As a victim I know there are many kinds of silence. There is the silence of shame. The silence of overwhelm. The smug, willful, silence of the complicit.  The silence of ignorance.  Now is not the time for the Shambhala community to be silent.

A tiger roars to communicate, to let others know it is present. I am a survivor. I am present. My fellow survivors are present. I am learning to walk in strength and confidence.  This community has seen me through some of the most difficult times of my life, and for that I am very thankful. It is my hope that as practitioners, we can continue to walk forward together navigating this difficult path with confidence, with clarity, and with strength.

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11 responses to “ The Tiger Has Teeth ”
  1. Robert Taylor
    Dec 12, 2017
    Reply

    I support the voices of all women, Shambhalian or otherwise, speaking out against predatory/unconsented sexual behavior. We have a long way to go.

    Inspired by your bravery,
    Robert Taylor

  2. Jill Sarkady
    Dec 12, 2017
    Reply

    Dear Allison:

    I read your article with interest. I have also suffered the humiliation and horror, would not be too strong a word, in the area of sexual harrassment and abuse. I am in agreement with you that it is often too much for other people to relate with. It simply is too much for them to take in; having not experienced this behavior personally others simply can not grok the full extent and the variety of symptoms one may have. As for how one can relate with the dignity of Meek in this context, there is a quality of self-nurturing and self containment which is important to that dignity which, in ways that I don’t mean to be repressive, are also important to healing. Feeling the whole quality of your feelings, letting it be a very deep awareness, seeing the importance of the gentleness and awareness that Meek engenders. Each of us have very different stories to tell – for me, the sense of having my being be eradicated in the overwhelming nature of someone asserting their power over me was so detrimental. The fears of closeness to men and the confusion about what is what and what is appropriate in relationships can only be worked with in Meek’s gentleness and discernment. As for the social condemnation and lack of naivite, that is an ongoing issue of people learning about the causes and effects of this epidemic of violence towards women. I think that understanding the perpetrators’ motivation is important. But there is only so much one can say in this type of post. Certainly, men who feel powerless and somehow violated in their own lives take out their madness on women. But there are so many other causes. I hope that you continue to heal and share. This has been for me one of the determinant issues of my difficulties in opening up in the world. And so applying the qualities and virtues of meek have been within my recovery all along. Many wishes of ease and self-love to you.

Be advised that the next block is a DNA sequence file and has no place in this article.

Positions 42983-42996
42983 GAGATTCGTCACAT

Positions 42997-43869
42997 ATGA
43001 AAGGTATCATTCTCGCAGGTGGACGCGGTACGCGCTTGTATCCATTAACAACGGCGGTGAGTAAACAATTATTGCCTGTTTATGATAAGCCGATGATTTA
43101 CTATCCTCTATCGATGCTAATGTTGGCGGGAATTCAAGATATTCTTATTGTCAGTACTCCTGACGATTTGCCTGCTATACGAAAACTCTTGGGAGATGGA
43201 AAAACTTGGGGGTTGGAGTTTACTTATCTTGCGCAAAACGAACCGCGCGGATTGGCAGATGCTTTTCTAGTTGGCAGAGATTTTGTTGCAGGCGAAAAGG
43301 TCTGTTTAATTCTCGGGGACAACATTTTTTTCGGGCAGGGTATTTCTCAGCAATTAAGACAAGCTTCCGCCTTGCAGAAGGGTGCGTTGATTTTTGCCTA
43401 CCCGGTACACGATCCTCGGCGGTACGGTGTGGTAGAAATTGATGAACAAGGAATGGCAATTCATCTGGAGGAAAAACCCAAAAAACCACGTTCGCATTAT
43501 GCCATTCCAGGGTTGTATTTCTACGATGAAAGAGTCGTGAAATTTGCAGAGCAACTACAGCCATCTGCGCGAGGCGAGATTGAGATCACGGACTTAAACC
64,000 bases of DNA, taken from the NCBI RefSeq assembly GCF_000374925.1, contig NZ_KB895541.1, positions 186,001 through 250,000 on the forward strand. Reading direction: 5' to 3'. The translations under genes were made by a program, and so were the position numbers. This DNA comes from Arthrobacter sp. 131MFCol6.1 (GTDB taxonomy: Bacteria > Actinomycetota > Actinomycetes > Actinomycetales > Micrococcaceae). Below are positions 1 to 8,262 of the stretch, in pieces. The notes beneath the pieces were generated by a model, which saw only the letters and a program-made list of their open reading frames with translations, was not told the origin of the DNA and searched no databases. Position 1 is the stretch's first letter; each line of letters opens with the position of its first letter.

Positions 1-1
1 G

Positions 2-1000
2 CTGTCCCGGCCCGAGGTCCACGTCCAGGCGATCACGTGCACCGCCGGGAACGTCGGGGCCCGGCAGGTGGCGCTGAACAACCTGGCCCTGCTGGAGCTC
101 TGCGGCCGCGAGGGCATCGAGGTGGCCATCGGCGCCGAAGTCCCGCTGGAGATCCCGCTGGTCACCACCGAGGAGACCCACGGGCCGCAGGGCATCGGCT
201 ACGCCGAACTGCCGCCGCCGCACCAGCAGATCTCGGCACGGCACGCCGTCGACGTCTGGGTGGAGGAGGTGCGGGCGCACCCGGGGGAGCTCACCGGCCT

3. Jill Sarkady
    Dec 12, 2017
    Reply

    Just a small addendeum to the following sentence.

    The fears of closeness to men and the confusion about what is what and what is appropriate in relationships can only be worked with in Meek’s gentleness and discernment.

    RE: the above part of my quote: I ought to have said that gentleness and awareness, for me, were essential components to working with and through this very deep trauma. Also the aspect of realizing that I needed to find my own genuineness and self-mercy first. Others may find that other approaches are of more help to them.

  4. Timaree Bierle-Dodds
    Dec 12, 2017
    Reply

    Thank you for sharing.

  5. Thank you! So glad to hear women in the Shambhala community talking about this.

  6. Doesn’t tiger represent the shravakayana? That seems to fit with an interesting commentary about the dignities from Changling Rinpoche, provided by the Nalanda Translation Committee:

    https://www.nalandatranslation.org/wp-content/uploads/2016/12/NTC-newsletter-2009.pdf

    [relating to tiger] “….contentment.” Changling Rinpoche added, “The king has to have a chok-she quality. If not, he’ll burn himself. If he does not have chok-she, there will be revolution. It means that the king should not tax people excessively.”

    Perhaps contentment/meek is not so much about speaking softly and carrying a big stick, but more about reducing projections and expectations? Calming the mind. Minding one’s business. Avoiding outsized ambitions. The confidence of relating to experience cleanly without losing one’s seat, sp to speak.

    Just a thought. The issue of sexual harassment is a current issue that shouldn’t be swept under the rug, but passion and aggression are always there. The value of surrendering one’s own kleshas doesn’t change.

  7. Linda Willow
    Dec 18, 2017
    Reply